DJI Virtual Flight is one of the few FPV simulators that are free to use but is not a standard FPV simulator.
This simulator is different from Liftoff, VelociDrone, or Uncrashed. Although it is free, DJI created it to train to fly the DJI FPV and DJI Avata drones virtually in manual mode before flying outdoors.
But is the DJI Virtual Flight simulator any good?
DJI Virtual Flight is a fantastic free FPV simulator to learn to fly DJI FPV or DJI Avata virtually. However, you must have DJI Goggles (2 or FPV V2) and DJI FPV Remote Controller 2 to enjoy this simulator fully. You may also experience unsolved issues with DJI Virtual Flight installed on iOS devices 16.4 or newer.
In this topic, I want to explore everything we need to know about the DJI Virtual Flight simulator, why we use it, alternatives, and some common issues.
Table of Contents
DJI Virtual Flight Simulator Overview
Ever since the release of the DJI FPV drone, DJI has created the Virtual Flight simulator to help new pilots train in flying such drones before getting them out in the real world.
This is because, in manual mode (or acro), it would be challenging, if merely impossible, to fly a drone without any prior experience in simulators.
Flying the DJI Avata or DJI FPV in normal mode is not an issue. And yes, you can do that in the simulator as well.
In order to use the DJI Virtual Flight, you will have to install it on a compatible iOS or Android mobile device.
You can install it on both phones or tablets.
You must turn on your DJI Goggles (e.g., DJI FPV Goggles V2) and the linked DJI FPV Remote Controller 2 to use it.
From that point, you have to connect an OTG data cable from your mobile phone that runs the DJI Virtual Flight to your DJI Goggles.
Once you start the game, you can see everything displayed on your mobile phone within the simulator in the goggles.
Moreover, you can control the menu of the simulator from the DJI FPV Remote Controller 2.
But be aware that when you turn on your remote controller and goggles to use the simulator, don’t turn on the drone! Also, your goggles must be linked with the remote controller, which can be done only via DJI FPV or Avata drone.
The DJI FPV Remote Controller 2 does not need to be connected via USB cable to anything. It will function based on Bluetooth/Wireless connection.
Can you fly other FPV drones in Virtual Flight?
Unfortunately, no. When I wrote this article, only two drones were available in DJI Virtual Flight designed to fly like the genuine DJI FPV or Avata drones.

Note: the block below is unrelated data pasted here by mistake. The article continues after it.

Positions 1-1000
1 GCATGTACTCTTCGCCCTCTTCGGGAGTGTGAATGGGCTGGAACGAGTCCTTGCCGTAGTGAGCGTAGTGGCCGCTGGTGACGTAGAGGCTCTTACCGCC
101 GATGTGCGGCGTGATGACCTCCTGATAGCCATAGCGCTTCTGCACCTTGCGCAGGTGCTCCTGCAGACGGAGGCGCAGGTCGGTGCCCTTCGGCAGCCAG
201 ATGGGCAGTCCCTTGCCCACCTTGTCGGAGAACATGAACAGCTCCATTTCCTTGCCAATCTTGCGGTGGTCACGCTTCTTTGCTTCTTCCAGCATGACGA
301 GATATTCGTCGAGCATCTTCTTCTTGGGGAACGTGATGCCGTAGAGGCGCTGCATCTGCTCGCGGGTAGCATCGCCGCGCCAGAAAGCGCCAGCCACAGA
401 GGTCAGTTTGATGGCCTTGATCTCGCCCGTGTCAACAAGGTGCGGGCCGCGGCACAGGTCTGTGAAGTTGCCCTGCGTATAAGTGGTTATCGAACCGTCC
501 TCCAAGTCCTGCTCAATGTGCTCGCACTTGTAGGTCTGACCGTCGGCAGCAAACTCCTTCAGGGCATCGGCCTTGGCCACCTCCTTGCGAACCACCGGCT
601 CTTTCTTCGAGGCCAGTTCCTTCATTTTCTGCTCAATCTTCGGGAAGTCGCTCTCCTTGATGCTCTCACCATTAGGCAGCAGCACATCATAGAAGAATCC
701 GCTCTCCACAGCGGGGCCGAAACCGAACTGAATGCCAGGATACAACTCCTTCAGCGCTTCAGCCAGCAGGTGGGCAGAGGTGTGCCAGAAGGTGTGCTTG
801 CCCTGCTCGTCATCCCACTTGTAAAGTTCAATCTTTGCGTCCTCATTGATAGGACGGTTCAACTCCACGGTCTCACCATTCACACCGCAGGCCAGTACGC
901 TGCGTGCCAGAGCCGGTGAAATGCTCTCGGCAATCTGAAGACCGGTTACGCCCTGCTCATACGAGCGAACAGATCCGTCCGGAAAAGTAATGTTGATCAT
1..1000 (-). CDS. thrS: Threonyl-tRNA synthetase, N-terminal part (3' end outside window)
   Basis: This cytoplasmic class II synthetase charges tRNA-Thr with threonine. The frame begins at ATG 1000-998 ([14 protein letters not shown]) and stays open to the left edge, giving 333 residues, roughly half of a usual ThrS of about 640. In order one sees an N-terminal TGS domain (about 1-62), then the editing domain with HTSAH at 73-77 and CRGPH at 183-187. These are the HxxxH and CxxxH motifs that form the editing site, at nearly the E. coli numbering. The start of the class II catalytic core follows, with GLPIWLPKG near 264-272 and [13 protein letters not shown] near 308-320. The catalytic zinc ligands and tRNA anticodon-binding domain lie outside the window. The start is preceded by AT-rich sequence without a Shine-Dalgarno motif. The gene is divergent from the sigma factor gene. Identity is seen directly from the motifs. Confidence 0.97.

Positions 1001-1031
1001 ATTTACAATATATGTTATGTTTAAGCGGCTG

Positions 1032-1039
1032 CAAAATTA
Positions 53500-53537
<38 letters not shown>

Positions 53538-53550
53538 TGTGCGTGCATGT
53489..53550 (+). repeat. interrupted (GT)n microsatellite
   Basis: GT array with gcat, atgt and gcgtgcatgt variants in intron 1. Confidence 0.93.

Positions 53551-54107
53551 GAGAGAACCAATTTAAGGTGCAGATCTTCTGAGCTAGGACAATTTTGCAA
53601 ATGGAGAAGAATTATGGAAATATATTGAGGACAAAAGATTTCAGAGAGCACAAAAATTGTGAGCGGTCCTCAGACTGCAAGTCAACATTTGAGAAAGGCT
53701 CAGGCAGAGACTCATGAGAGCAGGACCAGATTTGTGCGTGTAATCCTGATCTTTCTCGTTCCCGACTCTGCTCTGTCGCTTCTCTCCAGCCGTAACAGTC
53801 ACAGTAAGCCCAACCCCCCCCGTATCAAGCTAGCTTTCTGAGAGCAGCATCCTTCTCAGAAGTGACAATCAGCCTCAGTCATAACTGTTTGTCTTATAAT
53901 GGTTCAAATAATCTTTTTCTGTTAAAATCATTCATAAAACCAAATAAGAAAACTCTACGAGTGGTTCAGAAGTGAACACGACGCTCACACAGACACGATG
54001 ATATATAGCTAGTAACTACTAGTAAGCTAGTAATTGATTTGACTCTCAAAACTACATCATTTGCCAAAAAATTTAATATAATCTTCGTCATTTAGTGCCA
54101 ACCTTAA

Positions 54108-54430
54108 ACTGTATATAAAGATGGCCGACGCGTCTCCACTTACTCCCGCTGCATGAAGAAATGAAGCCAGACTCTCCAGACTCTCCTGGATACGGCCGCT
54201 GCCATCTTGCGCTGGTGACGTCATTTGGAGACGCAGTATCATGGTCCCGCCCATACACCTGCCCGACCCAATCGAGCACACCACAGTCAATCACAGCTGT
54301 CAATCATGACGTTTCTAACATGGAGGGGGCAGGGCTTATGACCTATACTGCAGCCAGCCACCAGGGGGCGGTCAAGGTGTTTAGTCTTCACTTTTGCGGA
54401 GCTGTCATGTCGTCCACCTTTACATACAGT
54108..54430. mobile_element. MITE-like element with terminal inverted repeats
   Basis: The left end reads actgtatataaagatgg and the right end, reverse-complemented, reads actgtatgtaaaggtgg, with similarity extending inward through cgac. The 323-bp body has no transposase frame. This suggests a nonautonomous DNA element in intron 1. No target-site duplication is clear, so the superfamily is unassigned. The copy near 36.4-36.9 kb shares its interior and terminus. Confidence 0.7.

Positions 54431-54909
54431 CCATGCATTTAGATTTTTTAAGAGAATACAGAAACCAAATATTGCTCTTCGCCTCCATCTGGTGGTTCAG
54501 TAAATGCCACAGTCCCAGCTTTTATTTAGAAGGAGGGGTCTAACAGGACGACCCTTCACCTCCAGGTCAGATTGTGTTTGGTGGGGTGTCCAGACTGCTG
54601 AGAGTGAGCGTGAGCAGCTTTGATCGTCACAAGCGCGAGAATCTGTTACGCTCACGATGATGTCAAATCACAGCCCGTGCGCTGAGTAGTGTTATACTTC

If DJI decides to release more FPV drones in the future, we should expect these to be added virtually for new pilots to train in the simulator before their first flight.
And no custom FPV drones are available in the Virtual Flight.
How are the DJI Virtual Flight drone mechanics and physics?
Compared to many FPV simulators, the DJI Virtual Flight has below-average drone mechanics and physics altogether.
I mean, to learn FPV acro mode with this simulator before flying, in reality, is okay; I can’t complain.
But you will quickly see how different the drone (Avata or DJI FPV) will fly in the real world as compared to the simulator.
In one way, I feel that the gravity on DJI Virtual Flight is similar to the moon, and the drone flies like a micro drone (too slow).
Of course, many paid FPV simulators are better optimized due to a budget from selling the simulators and add-ons. In contrast, DJI has no earnings with the DJI Virtual Flight, only expenses.
Remember, DJI Virtual Flight is only an extra feature for DJI Avata and DJI FPV drones to help you learn the basic movements in manual mode and have a grasp on how the goggles work.
Yes, because I didn’t mention that the DJI goggles that will work on DJI Virtual Flight (such as DJI FPV Goggles V2 or DJI Goggles 2) do not work with any other simulators.
Therefore, if you want to enjoy an immersive experience practicing in a simulator with the DJI Goggles on you, DJI Virtual Flight is the only option.
DJI Virtual Flight Modes and Content.
If you enter the simulator, you will see that DJI Virtual Flight has three modes:
- Time Trial: Fly against the time (like racing) to laps. Each map has multiple tracks based on difficulty that you will unlock once you finish the previous one at a specific time. The Time Trial is available on all maps.
- Arcade Mode: This is available on a single map (Factory). It is like a freestyle challenge where you will get points by performing different freestyle tricks and getting through different gaps. It’s an excellent mode to practice accuracy.
- Free Flight: This mode is available on all maps, and you can basically fly the drone freely without any obligation. But as well, you can add tracks to free flights where you can practice laps without time trial or requirements.
All these modes can be found across only four maps available in DJI Virtual Flight:
- Factory: Good to freestyle, a lot of gaps and obstacles
- Soccer Field: Good to free roaming with little obstacles and to learn FPV
- Parking Garage: It’s a true challenge to fly a drone there; you will practice accuracy and throttle management
- Sky City: A large map to practice flights, dives, different freestyle tricks, chasing cars, or a hot air balloon and exploring.
The DJI Virtual Flight simulator doesn’t have a lot of content to start with. But it is enough for a beginner to start practicing manual mode with DJI FPV or Avata.
DJI Virtual Flight graphics
The simulator’s graphics are somehow limited as per a mobile device game.
We all know that phone games do not have advanced graphics like computer games due to delimited graphic power.